What do you do when a defendant refuses to rise for the judge? The Eighth Circuit Court of Appeals grappled with the question in light of the Religious Freedom Restoration Act after a Muslim woman refused to rise for the judge, reports The Wall Street Journal.
District Court Judge Michael Davis nailed Amina Farah Ali with 20 contempt of court charges, when Ali refused to respond the the statement "all rise" in a Minneapolis court house.
Ali cited religious reasons, saying that her religion forbade her from standing up for any person. This was despite the fact that her own clerics had advised her that standing for the judge would have been perfectly acceptable in light of the circumstances, according to The Wall Street Journal.
She eventually came around, after the advice of her clerics. Nevertheless, the Eighth Circuit Court of Appeals held that the District Court erred when it failed to consider the application of the Religious Freedom Restoration Act, and whether or not the court was required to accommodate Ali under the law.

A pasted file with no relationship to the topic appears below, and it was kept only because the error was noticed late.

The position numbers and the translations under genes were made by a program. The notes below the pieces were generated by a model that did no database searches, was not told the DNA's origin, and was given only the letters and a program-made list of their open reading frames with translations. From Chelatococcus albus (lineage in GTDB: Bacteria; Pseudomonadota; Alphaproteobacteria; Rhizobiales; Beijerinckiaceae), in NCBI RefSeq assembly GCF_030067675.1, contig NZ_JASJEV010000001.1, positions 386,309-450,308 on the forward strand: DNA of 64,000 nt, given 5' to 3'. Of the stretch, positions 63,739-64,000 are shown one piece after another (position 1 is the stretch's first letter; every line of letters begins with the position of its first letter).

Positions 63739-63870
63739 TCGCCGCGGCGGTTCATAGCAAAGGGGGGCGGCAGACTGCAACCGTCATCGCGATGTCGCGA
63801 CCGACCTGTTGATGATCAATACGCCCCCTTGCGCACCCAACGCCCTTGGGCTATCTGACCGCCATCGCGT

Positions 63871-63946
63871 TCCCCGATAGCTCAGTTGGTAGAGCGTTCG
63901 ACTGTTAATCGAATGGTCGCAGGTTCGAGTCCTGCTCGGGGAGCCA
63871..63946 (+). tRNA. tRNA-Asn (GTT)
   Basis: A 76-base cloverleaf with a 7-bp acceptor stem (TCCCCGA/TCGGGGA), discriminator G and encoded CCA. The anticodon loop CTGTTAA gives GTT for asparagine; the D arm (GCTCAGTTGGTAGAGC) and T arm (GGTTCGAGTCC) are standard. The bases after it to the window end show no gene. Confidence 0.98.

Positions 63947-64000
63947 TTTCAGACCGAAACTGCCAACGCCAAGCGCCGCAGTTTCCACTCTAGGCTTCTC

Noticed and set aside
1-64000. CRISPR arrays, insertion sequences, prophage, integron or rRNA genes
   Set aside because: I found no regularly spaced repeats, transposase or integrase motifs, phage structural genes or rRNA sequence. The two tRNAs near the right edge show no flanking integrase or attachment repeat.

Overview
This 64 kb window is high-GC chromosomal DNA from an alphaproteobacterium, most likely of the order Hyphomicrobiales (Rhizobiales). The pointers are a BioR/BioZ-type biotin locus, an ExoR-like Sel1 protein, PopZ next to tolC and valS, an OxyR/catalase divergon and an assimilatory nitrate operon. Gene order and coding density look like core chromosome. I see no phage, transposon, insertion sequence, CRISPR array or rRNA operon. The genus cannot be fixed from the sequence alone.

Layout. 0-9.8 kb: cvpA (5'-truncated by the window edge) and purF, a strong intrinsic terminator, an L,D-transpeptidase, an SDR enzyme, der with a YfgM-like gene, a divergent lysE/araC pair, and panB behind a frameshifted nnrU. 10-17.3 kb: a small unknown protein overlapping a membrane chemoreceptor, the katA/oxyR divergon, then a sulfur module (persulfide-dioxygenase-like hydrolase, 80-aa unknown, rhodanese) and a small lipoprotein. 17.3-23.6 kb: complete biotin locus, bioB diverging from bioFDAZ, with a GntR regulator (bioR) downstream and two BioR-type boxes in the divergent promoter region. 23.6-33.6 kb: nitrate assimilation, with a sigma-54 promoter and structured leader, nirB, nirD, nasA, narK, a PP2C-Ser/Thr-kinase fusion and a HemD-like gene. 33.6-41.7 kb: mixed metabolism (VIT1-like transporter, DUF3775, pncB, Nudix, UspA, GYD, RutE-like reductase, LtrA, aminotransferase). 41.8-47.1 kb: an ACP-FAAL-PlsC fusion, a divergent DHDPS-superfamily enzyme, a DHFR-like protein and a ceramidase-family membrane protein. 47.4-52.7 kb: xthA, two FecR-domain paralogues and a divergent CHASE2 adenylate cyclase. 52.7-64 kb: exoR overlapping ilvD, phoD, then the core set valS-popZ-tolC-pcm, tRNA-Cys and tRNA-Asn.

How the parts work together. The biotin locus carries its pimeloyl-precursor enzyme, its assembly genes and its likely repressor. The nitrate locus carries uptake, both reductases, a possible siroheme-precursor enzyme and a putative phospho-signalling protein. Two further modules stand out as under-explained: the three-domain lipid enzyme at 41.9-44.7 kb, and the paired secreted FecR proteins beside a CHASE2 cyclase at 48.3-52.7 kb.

Under that law, a burden imposed on a person's religion must be done through the least-restrictive means of achieving a compelling governmental interest.
The case has been sent back to Judge Davis, and he must now consider whether or not his order compelling Ali to stand was the least-restrictive means of achieving courtroom decorum.
Was Ali's behavior justified, when her own religious clerics have partially disagreed with her actions? Was the court obligated to accommodate the defendant's beliefs, regardless of how fringe they were even in light of the generally accepted views of the defendant's religion?